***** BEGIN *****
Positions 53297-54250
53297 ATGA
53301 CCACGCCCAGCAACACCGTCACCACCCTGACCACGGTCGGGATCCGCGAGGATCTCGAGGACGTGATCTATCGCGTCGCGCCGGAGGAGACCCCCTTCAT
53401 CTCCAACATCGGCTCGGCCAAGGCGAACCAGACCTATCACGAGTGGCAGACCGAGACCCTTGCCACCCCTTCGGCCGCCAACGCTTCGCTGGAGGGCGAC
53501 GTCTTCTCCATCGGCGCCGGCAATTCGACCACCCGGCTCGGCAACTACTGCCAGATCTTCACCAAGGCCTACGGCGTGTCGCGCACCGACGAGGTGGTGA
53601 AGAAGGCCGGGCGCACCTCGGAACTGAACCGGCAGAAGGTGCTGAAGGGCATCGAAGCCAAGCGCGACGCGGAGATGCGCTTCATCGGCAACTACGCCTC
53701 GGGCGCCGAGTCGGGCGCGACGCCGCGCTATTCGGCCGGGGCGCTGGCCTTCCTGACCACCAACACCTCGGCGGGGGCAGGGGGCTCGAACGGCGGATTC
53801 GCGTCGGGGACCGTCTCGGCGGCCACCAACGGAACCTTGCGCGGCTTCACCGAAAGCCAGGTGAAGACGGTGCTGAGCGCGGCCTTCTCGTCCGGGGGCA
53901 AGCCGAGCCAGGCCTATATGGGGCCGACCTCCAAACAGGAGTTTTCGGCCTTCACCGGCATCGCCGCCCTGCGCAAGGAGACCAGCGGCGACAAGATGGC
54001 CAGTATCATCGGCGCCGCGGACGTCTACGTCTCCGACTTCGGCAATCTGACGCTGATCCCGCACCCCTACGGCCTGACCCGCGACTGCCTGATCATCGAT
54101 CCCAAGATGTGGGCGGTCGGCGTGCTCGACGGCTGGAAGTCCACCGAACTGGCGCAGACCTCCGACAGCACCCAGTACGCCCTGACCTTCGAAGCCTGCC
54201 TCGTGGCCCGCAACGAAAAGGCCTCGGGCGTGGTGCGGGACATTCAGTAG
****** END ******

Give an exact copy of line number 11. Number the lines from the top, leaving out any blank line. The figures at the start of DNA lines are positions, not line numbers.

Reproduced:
54101 CCCAAGATGTGGGCGGTCGGCGTGCTCGACGGCTGGAAGTCCACCGAACTGGCGCAGACCTCCGACAGCACCCAGTACGCCCTGACCTTCGAAGCCTGCC